Pearl Arredondo is a Los Angeles educator who overcame the odds stacked against her, beginning in middle school. She traveled out of her district 1.5 hours by bus to get to a better school. After college, she went back to the same middle school to teach, to the surprise of other teachers there. She focused on meeting the needs of underserved students and then went on to found the San Fernando Institute for Applied Media (SFiAM), the first pilot school established in the Los Angeles Unified School District at the middle school level.
Pearl Arredondo grew up in the impoverished East Los Angeles neighborhood of Boyle Heights. She was raised by a single-mother, a long time LAUSD office secretary, who saw firsthand the challenges facing students in public schools. To ensure that she got the best education in the district, Pearl was bussed to schools almost an hour away from home.
Although Pearl faced many challenges within the public school system, she was accepted and graduated from Pepperdine University, where she received both a Bachelor of Arts (Liberal Studies and Psychology) and a Master of Arts in Education and Instructional Leadership, becoming the first in her family to graduate from college.
Pearl is a product of the Los Angeles public school system, and her experiences led her to become a firm believer that all students need a fighting chance within the existing system. She began her teaching career at San Fernando Middle School (SFMS), the middle school she attended eight years prior.
At SFMS, she began with a mission to enhance the educational opportunities for historically underserved students. To do so, she launched the school’s Multimedia Academy, which serviced 350 low-income students. After three successful years, the Multimedia Academy faculty decided it was time to make a full split and become a separate school.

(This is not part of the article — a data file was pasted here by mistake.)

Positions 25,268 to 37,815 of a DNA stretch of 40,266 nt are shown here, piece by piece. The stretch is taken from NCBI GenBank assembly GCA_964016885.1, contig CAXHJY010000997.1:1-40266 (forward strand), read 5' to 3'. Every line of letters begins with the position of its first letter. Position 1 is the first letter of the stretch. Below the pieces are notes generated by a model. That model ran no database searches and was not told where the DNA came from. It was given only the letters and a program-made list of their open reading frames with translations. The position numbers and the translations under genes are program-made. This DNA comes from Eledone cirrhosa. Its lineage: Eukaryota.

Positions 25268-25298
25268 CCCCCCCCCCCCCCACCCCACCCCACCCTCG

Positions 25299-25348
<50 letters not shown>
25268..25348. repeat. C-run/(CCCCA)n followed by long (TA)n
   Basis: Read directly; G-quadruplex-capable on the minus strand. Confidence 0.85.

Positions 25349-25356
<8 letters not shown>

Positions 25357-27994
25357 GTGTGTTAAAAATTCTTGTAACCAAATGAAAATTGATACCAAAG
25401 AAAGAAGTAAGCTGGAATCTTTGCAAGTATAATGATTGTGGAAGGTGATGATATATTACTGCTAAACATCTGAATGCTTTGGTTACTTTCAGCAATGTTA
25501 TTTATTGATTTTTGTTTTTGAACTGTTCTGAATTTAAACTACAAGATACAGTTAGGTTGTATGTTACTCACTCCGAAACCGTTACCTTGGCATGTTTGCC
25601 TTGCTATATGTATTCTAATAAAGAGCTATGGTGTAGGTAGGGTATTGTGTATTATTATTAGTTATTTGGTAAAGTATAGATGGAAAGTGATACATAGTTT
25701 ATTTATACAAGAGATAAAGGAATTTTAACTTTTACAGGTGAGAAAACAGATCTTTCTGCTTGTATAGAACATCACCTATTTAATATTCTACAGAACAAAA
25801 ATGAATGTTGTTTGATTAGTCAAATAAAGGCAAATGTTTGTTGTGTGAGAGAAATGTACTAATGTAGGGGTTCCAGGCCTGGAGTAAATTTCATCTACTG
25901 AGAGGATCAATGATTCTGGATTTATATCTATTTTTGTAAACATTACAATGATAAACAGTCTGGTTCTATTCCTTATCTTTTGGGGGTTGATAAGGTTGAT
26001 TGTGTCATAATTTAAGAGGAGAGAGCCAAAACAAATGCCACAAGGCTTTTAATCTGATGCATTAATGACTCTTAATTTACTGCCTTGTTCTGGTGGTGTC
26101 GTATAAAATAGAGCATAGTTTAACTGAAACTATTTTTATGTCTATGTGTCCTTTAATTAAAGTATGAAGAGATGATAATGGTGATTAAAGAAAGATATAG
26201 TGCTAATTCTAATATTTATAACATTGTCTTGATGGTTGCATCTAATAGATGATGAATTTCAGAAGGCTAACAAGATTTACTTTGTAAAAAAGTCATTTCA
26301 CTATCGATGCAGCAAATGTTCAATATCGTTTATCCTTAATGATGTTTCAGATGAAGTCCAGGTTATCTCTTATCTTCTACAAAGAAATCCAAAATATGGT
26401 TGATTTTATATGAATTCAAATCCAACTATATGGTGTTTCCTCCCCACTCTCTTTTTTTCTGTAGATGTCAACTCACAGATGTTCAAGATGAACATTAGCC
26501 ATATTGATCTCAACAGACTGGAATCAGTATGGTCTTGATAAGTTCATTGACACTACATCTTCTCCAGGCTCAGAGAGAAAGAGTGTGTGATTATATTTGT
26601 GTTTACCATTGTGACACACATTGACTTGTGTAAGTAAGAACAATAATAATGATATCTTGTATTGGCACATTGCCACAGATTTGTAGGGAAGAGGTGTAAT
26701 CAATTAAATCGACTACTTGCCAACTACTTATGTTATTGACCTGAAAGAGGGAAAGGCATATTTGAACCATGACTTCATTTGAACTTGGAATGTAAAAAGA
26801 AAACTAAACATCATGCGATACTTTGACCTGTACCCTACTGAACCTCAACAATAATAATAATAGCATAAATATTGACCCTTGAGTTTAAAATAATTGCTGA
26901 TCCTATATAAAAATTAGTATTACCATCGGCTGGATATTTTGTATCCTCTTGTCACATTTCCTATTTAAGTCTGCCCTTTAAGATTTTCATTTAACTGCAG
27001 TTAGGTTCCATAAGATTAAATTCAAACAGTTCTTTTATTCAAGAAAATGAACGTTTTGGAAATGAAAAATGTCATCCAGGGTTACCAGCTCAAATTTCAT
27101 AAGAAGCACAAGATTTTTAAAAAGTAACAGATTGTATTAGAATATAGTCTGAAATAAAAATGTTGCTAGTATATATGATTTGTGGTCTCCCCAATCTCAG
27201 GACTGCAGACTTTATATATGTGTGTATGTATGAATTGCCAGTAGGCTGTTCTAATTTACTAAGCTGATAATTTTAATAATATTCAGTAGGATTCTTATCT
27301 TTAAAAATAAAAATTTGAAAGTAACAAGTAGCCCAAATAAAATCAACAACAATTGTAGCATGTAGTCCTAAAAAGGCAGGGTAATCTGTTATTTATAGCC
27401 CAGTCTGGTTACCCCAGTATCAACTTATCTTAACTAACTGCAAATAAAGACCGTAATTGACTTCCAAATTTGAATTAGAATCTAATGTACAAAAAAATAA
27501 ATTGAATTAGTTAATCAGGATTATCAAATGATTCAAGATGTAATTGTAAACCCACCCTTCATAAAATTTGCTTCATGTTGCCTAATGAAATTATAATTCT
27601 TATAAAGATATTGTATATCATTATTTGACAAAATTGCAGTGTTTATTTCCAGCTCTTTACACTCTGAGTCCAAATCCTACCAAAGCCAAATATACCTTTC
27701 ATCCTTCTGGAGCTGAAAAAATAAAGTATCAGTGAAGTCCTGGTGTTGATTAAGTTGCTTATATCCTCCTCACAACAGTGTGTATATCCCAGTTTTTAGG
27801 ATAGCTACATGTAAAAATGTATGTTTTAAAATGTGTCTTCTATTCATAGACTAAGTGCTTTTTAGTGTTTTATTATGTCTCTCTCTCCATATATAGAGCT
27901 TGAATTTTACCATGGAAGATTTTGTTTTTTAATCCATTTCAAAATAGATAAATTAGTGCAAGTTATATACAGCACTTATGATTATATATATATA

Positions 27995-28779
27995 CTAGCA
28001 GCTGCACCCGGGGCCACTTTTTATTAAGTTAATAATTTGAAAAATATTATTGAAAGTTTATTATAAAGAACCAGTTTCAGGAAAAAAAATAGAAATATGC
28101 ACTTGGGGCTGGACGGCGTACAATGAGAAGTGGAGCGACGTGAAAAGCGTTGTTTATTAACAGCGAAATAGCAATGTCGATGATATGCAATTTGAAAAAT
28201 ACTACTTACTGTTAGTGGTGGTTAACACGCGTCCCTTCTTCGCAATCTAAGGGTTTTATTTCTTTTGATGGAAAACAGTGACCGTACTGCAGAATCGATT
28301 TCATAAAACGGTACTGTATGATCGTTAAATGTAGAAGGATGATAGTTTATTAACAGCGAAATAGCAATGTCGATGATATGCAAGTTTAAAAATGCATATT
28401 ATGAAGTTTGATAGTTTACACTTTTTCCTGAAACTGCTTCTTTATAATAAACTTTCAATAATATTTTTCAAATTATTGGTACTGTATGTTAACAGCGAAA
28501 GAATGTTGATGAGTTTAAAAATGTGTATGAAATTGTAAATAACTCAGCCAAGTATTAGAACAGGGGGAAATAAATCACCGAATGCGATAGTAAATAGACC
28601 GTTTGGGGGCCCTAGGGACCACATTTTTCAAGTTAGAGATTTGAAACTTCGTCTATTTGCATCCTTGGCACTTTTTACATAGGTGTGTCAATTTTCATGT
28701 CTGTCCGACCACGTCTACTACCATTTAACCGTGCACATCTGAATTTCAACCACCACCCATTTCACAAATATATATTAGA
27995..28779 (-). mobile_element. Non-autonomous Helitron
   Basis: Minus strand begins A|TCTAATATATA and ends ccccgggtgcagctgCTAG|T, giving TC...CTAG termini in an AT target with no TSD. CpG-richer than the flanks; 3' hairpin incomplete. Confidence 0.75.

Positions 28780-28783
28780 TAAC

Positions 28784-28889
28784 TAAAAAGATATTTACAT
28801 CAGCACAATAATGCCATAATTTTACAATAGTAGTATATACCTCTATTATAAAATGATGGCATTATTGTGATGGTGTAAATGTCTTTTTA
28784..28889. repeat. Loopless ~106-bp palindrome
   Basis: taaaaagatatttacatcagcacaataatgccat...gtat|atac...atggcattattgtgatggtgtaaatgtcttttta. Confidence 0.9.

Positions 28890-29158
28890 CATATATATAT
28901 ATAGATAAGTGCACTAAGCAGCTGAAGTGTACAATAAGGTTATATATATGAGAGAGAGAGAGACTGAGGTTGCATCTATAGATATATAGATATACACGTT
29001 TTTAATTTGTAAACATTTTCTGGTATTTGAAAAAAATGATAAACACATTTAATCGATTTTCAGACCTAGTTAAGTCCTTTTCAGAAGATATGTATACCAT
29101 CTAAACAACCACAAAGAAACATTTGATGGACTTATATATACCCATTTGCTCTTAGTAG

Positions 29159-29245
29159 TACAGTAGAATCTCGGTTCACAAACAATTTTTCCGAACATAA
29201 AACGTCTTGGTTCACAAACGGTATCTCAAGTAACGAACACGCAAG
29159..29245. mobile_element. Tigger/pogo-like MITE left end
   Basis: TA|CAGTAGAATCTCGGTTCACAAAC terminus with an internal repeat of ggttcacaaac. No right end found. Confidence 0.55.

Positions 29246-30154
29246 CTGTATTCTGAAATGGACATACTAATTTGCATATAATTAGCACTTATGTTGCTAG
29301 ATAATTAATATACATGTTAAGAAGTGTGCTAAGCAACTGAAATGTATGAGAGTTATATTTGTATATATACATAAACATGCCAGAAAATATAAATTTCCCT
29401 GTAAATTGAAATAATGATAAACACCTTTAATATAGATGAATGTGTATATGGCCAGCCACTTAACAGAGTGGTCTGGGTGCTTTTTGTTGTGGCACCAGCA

In 2010, she helped lead an ambitious reform agenda, through a pilot reform model, that focused on strengthening families, improving outcomes for children, community engagement, data-driven planning, and technology development. The team founded San Fernando Institute for Applied Media (SFiAM), the first pilot school established in the Los Angeles Unified School District at the middle school level.
Currently, Pearl is pursuing a Master of Science in Educational Administration and is a 2013 National Board Certified Teacher candidate. She is also part of the 2013 Teach Plus Teaching Policy Fellowship. She serves as the Vice President of SFiAM’s Governing Council.
She is passionate about increasing student access to technology and closing the digital divide, and is a frequent speaker and panelist related to those key issues. She is featured in the short documentary film TEACHED Vol.1: “The Blame Game.” She is also a role model for young Latinas seeking to make a difference in their communities as she is a guest-speaker at Comisión Femenil’s Annual Adelante Mujer Career Conference.
Pearl is a tireless advocate for public education, technology based curriculum and reform models that prepare students to enter a global economy. Her goal is to make SFiAM a model of educational reform by preparing all students to be effective communicators in the 21st century.